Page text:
Architects and engineers from WBRC teamed with planetarium specialists from Kasian, a global architecture firm based in Canada, on the design of the facility; Nickerson & O’Day, a Maine-based construction firm, completed the construction.
Expected to take part in the dedication ceremony are Jeffery Mills, president and CEO of the University of Maine Foundation; UMaine President Susan Hunter; Alan Davenport, Emera Astronomy Center director; Bill Chomik, planetarium designer at Kasian; Karl Ward, president of Nickerson & O’Day; Rob Bennett, executive vice president and COO of Emera, Inc.; and representatives from WBRC also will be in attendance.
Following a ribbon cutting, tours of the facility will be given. The planetarium also will have an open house from 2 to 5 p.m. Saturday, Oct. 18, and a public star party will be held at the observatory that evening from 6 to 10 p.m., weather permitting.
The Maynard F. Jordan Planetarium and Observatory hosts thousands of children annually. The planetarium will continue to offer a changing line-up of family star shows or private showings for parties and school field trips. The center’s first public star show is scheduled for 7 p.m. Friday, Oct. 17. A full schedule is online.
The $5.2 million Emera Astronomy Center was made possible by a $3.2 million donation from an anonymous donor, who first proposed the astronomy facility to enhance the viewing of the night sky, and a $1 million gift came from Emera Inc., the parent company of Emera Maine.
According to President Hunter, the Emera Astronomy Center is the culmination of the visions of the anonymous donors to enhance the viewing of the night sky and Emera, a leader in the energy field, to make the dream of building the state’s largest and most energy-efficient planetarium and automated telescope a reality.
The Emera Astronomy Center includes innovative exterior lighting designed to help preserve the dark-sky critical to enhanced stargazing. It is heated and cooled with geothermal heat pumps — the first building at UMaine to benefit from this energy-efficient electric technology.
As part of UMaine’s College of Liberal Arts and Sciences, the center will enhance the university’s role in outreach to K–12 students and promotion of science, technology, engineering and mathematics (STEM) education. STEM education research has been designated as one of UMaine’s Signature Programs. The planetarium and observatory will complement the many other efforts at UMaine to attract students to scientific disciplines by inspiring children — and all those who are children at heart — about the science of astronomy.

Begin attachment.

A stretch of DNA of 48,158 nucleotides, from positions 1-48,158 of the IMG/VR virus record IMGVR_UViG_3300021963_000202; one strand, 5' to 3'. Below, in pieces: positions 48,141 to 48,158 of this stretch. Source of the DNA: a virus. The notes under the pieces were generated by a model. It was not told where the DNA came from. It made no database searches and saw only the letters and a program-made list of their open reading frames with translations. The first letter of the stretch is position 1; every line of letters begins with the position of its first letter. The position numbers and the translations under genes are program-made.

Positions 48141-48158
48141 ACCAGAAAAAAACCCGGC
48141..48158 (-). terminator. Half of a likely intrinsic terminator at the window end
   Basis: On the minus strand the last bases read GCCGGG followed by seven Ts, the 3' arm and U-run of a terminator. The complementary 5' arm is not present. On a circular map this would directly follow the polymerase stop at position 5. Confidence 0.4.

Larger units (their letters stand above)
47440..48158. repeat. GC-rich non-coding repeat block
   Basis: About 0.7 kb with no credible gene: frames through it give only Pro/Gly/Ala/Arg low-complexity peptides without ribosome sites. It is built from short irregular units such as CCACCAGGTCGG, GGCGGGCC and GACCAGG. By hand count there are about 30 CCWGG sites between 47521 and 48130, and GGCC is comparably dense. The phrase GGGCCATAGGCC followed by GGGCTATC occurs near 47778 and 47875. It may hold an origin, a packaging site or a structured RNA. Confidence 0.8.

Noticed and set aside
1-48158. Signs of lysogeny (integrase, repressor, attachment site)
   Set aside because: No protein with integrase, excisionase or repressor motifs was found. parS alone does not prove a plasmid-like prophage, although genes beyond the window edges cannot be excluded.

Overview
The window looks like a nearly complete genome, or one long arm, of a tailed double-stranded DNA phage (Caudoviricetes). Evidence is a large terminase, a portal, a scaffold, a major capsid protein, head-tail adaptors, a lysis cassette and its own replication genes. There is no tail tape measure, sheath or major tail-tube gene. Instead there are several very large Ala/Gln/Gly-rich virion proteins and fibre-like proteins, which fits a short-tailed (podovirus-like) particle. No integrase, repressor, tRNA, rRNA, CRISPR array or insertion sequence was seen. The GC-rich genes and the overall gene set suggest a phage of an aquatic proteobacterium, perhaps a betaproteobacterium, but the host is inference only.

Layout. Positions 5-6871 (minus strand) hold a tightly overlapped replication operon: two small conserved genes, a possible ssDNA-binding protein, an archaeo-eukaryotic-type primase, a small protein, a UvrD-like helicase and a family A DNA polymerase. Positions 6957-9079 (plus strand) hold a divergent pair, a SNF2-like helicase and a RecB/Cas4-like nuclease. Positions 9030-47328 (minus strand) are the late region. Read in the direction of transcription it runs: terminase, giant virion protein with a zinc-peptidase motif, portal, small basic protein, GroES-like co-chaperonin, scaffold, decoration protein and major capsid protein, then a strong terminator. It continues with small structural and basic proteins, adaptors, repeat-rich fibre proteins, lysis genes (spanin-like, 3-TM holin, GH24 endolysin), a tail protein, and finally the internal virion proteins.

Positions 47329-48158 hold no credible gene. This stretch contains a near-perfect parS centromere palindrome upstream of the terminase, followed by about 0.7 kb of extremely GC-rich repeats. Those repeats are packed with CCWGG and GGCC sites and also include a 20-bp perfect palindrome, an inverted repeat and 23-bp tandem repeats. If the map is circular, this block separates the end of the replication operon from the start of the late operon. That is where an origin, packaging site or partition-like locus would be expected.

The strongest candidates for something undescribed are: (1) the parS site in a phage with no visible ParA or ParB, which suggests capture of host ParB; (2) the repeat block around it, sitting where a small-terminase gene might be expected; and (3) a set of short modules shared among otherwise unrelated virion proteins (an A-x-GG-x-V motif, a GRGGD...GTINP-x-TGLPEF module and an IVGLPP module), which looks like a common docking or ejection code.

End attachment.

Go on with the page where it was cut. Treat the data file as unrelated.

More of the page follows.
“The new Emera Astronomy Center’s programs will extend UMaine’s already deep commitment to education in STEM fields. The center’s planetarium and observatory complement each other to excite students’ imagination and advance their knowledge,” says Emily Haddad, dean of the College of Liberal Arts and Sciences.
The center has already sparked interest from Students for the Exploration and Development of Space (SEDS), a student organization focused on the exploration and development of space.
More information about the Emera Astronomy Center is online. To RSVP to the dedication ceremony or to request a disability accommodation, contact Sarah Penley, 207.581.1159.
Contact: Elyse Kahl, 207.581.3747
A $1 million donation to the University of Maine by alumnus Tom Savage and his wife, Sally, of Key Largo, Florida, will launch the Savage Challenge, a five-year endowment drive for the men’s ice hockey program.
The donation will be used to match up to $1 million in gifts from UMaine hockey alumni and former coaches to the endowment fund. The Savage Challenge is part of a larger fundraising effort to build a significant endowment for the University of Maine men’s ice hockey program. The endowment will provide direct operational support for the men’s ice hockey team, and the goal of the Savage Challenge is to motivate former Black Bear men’s ice hockey student-athletes and coaches to become directly involved with the program’s future.